President Obama’s flagship foreign policy of ‘leading from behind’ has had some surprising consequences. Not least among them is that France now appears to be leading the free world.
During the current set of negotiations in Geneva between Iran and the P5+1 countries, America, Russia, Britain, China and Germany seem eager to declare a breakthrough. Iran is seeking an alleviation of the tough international sanctions against it and the right to continue what it calls its ‘peaceful’ nuclear programme. The Israeli prime minister, Benjamin Netanyahu, has warned of Iran benefiting from ‘the deal of the century’. Last weekend it took the government of François Hollande to call time on this. Laurent Fabius — the French foreign minister — described the talks as ‘a fool’s game’. He is right. The only disarmament on the table in Geneva appears to be the moral disarmament of the West. The western powers no longer seem to regard themselves as able to afford the principles they once extolled.
John Kerry, the US secretary of state, was reduced to assuring his countrymen, ‘We are not blind, and I don’t think we’re stupid.’ It would be interesting to know what the Iranian government thinks about that. The country’s foreign minister, Mohammad Javad Zarif, used the opportunity to blame the stall in talks on divisions among western powers, simultaneously insisting that any attempt to blame Iran for the failure could only undermine Iranian confidence in the process.
One problem of the West’s approach to Iran since 1979, and even more so since the mullahs stepped up their search for an independent nuclear capability, is that the West not only finds itself repeatedly outwitted, but appears to collude in this. No sooner was Hassan Rouhani approved by the Supreme Leader to run for the office of President than he was acclaimed in the West as a ‘moderate’. Once he was elected, in a process that could not properly be described as an ‘election’, western leaders and media fell over themselves to celebrate the ‘window of opportunity’ this supposedly provided.
Even if Iran’s new president had not previously been its chief nuclear negotiator, and even if he did not have a long track record of pulling the wool over the eyes of the international community while boasting of the same to his countrymen, this situation should have given us pause. Not least because we have seen several rounds of ‘moderate’ Iranian presidents before. Has everybody really forgotten the earlier ‘moderate’ dawns of Rafsanjani? Or Khatami? The regime of the ayatollahs is very good indeed at gaming the West. Behind American and British officialdom’s desire for an optimistic outcome — now also pushed by ex-ministers like Jack Straw — lies a naivety which is startling.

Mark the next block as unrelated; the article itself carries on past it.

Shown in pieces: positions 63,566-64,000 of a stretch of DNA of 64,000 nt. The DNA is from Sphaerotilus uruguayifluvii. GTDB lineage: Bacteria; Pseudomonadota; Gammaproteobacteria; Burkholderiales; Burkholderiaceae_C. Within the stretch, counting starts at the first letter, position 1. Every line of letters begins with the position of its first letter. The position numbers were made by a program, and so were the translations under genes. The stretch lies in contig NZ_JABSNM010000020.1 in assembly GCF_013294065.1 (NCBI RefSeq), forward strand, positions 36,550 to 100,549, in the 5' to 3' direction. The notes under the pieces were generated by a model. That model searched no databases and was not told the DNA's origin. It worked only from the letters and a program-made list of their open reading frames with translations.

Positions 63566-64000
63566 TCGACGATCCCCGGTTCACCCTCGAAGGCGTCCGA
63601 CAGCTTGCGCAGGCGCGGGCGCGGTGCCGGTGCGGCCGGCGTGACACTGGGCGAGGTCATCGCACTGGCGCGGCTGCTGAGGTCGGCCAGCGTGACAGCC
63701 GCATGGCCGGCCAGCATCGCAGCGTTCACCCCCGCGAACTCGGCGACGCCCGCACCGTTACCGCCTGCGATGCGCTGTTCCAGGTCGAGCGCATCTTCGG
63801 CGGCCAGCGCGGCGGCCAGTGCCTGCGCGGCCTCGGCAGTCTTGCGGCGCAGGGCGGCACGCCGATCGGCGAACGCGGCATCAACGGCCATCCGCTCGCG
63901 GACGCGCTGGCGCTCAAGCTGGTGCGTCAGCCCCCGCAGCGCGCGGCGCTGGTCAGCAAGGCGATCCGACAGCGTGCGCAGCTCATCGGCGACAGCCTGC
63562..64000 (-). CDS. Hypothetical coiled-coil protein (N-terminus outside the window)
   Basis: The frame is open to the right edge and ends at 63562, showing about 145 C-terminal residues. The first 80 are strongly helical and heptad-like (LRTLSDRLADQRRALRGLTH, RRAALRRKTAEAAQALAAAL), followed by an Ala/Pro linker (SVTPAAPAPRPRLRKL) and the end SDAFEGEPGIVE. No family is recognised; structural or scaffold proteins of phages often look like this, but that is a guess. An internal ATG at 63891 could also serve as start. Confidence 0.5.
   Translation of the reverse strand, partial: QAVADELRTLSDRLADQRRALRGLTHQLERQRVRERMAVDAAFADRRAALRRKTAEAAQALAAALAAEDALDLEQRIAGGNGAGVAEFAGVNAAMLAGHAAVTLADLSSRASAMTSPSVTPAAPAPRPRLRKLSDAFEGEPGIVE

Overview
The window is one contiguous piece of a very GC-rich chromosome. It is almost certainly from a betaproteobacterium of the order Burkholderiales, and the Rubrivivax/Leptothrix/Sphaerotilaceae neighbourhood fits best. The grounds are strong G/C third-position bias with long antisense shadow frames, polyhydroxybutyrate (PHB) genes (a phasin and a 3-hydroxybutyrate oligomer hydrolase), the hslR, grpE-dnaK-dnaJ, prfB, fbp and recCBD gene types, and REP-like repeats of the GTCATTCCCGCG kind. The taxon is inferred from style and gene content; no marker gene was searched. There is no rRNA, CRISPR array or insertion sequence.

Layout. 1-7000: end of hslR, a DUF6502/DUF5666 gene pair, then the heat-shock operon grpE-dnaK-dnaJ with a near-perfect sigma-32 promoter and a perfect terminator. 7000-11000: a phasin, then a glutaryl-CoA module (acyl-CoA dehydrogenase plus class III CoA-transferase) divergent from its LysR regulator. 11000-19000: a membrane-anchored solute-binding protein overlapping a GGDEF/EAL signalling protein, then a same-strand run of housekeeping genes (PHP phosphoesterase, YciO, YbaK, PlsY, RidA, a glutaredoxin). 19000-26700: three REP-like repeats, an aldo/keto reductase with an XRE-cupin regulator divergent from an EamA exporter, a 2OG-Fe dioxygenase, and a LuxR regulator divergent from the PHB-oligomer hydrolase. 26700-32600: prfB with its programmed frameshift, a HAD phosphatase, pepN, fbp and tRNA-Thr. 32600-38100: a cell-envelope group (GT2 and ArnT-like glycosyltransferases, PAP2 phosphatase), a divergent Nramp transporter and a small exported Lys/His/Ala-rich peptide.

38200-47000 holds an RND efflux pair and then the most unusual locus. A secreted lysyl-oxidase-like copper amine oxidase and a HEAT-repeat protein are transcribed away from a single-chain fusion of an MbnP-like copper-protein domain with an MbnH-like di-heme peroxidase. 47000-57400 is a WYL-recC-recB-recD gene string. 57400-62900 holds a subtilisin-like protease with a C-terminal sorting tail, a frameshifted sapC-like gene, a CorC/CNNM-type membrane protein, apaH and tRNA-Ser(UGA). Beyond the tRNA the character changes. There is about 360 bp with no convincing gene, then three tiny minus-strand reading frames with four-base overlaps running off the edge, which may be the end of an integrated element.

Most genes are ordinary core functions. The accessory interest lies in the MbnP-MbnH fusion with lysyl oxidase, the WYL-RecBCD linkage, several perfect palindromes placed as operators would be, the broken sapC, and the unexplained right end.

The truth is that the Iranian regime’s attempt to alleviate its own domestic political suffering is what has driven it back to the table. The latest talks — which resume this weekend — pose the serious likelihood of lifting sanctions at the exact moment that those sanctions are having their desired effect. The revolutionary regime in power has not returned to the negotiating table because the Supreme Leader and principal source of power, Ayatollah Khameini, has altered his mind after 34 years of dictatorial and repressive government. Nor — after being in contravention of numerous unanimous Security Council resolutions on uranium enrichment — has it come because it has finally realised that it ought not to be developing secret nuclear facilities. Iran currently finds itself in an exclusive club, alongside North Korea, of countries whose nuclear programmes are of such concern to the International Atomic Energy Agency that they are the subject of quarterly reports. And although the regime continues to insist that its programme is for peaceful energy purposes, it does not yet seem able to explain why it is enriching to weapons-grade level. Nor why it keeps being found to be concealing further nuclear facilities. Nor why, after all these years and billions of dollars of expense, it has still not produced one watt of electricity.
At home, the Iranian people are certainly suffering shortages as the result of sanctions, and the regime obviously continues to be fearful of any resurgence of the uprising it repressed in 2009. Regionally the regime’s reputation has not been improved by lending its proxy militia of Hezbollah to put down the revolution in Syria. In other words, this is a good time either to pressure the regime meaningfully to change or to encourage the Iranian people to rise up again against their leaders. Whatever the scenario for the best possible outcome, the scenario for the worst remains very clear. In recent days, Saudi Arabia has revealed plans to equip itself with nuclear weapons as soon as Iran manages to join the nuclear club. The Saudis will not be alone in the region in doing this. The nightmare is an atomic arms race across the Middle East. In such a case, mutually assured destruction might not prove a deterrent to everyone.
The only thing that has been stopping the rush into such an abyss in recent years has been the resolve of the international community. Now that is softening, and the softening is being led by America and Europe. It is extraordinary that the weakest French government in recent memory is the only force left trying to hold everyone back. But so be it. Vive la France!
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